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CEVA management who claimed they were forced by private equity shareholder Apollo Global Management to put “skin in the game” – investments that were later rendered worthless – have amended their complaint in a Florida court.
The filing noted that during the original negotiations those executives who had been holders of TNT equity were “collectively required to contribute 9% of initial capital contributions (€15m)” to CIL, a Ceva investment company.
The filing claims that Apollo told them: “in any private equity transaction, management is required to put their own money at risk to have some ‘skin in the game”.
Apollo said it would put up €325m. It noted: “Bottom Line: Apollo and Management will be aligned to share in value creation.”
CEVA Logistics was to be operated as a “partnership” based upon “good faith, mutual trust, and confidence,” it added.
And as CEVA hired new management, the “mandatory co-investments were the same” with Apollo advising them of the recommended amount.
Overall, claimed the lawsuit, management co-investors contributed more than €30m – for nearly all participants, it was their single largest investment apart from their homes, claimed the filing.
But in April 1, 2013, CEVA Group, CEVA Holdings and CIL agreed that CEVA Group would issues shares to CEVA Holdings, so as to dilute CIL’s ownership of CEVA Group to .01%.
The management co-investors were not consulted, with the decision taken by two Apollo executives.
The lawsuit is littered with claims of evidence that Apollo’s law firm, Appleby had warned: “[i]t is important to take all steps to avoid shareholder complaint that the whole process … is just a part of an Apollo Group stitch up, for its own purposes, pushed through at CIL level by Apollo-controlled votes, in disregard of the interest of the CIL shareholders”.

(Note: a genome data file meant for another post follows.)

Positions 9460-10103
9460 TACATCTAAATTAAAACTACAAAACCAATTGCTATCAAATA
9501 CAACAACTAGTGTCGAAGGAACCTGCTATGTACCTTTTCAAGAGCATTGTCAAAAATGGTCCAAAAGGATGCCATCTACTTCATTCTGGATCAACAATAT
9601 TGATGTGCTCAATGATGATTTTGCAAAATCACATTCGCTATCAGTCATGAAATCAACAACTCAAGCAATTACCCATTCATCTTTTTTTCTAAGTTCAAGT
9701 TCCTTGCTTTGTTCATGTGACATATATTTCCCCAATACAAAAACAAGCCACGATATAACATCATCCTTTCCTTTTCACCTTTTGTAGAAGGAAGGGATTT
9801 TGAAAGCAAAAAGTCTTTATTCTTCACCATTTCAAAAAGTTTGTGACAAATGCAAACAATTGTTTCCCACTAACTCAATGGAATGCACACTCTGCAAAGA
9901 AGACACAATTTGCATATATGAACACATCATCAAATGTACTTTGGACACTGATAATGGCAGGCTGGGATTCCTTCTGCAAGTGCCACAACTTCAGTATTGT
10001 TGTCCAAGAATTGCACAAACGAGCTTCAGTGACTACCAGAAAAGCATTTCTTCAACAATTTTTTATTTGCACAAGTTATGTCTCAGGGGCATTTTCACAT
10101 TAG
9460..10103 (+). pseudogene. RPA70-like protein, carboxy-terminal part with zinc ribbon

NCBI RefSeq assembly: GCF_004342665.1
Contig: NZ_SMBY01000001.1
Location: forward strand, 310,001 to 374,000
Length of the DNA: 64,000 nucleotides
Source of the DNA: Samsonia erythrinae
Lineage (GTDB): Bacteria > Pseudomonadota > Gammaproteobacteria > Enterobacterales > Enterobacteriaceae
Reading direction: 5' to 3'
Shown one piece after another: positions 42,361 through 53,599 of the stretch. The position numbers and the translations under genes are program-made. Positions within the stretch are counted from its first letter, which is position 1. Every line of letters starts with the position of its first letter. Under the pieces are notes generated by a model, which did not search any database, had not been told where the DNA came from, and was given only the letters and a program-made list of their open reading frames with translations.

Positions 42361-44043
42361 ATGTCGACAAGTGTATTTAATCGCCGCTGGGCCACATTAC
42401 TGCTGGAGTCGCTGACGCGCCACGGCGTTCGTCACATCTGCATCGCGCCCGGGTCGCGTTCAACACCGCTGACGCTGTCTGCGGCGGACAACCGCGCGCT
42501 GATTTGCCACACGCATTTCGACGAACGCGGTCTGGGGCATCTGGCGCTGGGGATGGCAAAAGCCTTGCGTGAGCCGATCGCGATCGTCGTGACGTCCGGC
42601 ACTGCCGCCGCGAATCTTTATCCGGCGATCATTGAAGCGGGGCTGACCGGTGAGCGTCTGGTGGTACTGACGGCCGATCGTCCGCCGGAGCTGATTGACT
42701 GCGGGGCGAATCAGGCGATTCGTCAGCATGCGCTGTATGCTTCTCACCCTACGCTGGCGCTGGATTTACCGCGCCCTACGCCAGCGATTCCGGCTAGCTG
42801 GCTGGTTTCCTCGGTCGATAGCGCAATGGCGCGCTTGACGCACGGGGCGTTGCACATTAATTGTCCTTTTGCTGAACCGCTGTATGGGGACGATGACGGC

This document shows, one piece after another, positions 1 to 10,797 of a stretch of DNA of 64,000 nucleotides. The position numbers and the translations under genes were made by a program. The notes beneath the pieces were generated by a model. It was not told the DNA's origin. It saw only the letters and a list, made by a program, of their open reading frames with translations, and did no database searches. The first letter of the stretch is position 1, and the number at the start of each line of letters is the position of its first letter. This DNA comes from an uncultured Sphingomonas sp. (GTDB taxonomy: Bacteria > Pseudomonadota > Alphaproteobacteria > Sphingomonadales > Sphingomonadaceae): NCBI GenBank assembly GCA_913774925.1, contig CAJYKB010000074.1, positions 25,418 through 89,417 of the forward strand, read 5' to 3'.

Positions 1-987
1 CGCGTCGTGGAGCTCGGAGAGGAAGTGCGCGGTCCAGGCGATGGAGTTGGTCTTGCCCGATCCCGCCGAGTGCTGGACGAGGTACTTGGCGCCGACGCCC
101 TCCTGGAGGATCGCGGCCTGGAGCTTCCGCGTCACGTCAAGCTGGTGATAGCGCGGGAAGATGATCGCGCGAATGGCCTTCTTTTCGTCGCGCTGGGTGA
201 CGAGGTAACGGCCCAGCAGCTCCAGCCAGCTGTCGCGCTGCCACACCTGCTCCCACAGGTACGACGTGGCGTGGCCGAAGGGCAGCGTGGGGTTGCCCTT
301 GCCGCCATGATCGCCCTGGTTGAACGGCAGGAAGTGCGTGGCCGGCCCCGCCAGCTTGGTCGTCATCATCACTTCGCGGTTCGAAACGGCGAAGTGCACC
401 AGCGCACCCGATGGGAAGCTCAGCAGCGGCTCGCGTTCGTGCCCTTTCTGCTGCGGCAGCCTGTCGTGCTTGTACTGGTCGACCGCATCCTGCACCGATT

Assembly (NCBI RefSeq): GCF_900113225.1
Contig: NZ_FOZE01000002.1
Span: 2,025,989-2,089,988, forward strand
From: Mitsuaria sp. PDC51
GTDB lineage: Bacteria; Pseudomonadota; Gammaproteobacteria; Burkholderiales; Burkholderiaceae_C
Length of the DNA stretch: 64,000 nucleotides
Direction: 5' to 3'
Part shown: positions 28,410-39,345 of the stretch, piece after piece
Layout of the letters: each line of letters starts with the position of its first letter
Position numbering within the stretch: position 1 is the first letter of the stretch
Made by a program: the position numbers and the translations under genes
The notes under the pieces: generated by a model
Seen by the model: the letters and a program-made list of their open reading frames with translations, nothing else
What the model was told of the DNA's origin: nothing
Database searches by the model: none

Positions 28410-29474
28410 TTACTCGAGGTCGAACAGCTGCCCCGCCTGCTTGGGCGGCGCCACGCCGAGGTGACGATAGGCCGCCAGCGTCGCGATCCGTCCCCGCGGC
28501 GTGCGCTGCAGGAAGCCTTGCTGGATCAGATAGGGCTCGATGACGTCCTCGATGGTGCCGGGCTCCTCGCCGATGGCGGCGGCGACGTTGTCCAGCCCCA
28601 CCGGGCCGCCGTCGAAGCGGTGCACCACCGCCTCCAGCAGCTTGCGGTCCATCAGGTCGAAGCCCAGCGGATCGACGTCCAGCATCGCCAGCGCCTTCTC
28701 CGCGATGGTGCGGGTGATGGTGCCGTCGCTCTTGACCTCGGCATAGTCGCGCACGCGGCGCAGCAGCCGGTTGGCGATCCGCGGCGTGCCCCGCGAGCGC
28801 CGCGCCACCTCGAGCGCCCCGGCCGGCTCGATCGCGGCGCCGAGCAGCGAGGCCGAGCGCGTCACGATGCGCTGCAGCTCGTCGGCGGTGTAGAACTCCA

According to the filing, CIL counsel Mintz Levin told the company that its draft of the 2013 Transaction proposal “was an excellent internal roadmap” but was “too forthcoming about our goals, our strategy, and some of our alternatives”, and that “this document could conceivably end up in front of a court some day and I want to give off an appearance the we are operating at an arms’ [sic] length basis”.
It advised the two Apollo executives to “make it appear” that they were independently evaluating the proposal, according to the court document.
“[There is no] need for Mark [Beith] to call the meeting to order – we will just deem it so. We will keep minutes. They will reflect that we asked CEVA and professionals to make a presentation”.
It added: “Tell them that we will respond in a week, so as not to give the impression that we are just rubber stamping, even if we are in favour of their plan.”
Mintz Levin also stated that “we need to consider the ramifications, if any, of a vote by Apollo without any notice or meeting in a process that will ultimately benefit Apollo at the CEVA level while wiping out the equity interest of all other shareholders at the CIL level”.
While some management investors received 60% of their net cumulative interests – others did not. The filing is claiming damages.
Apollo has yet to respond to the filing.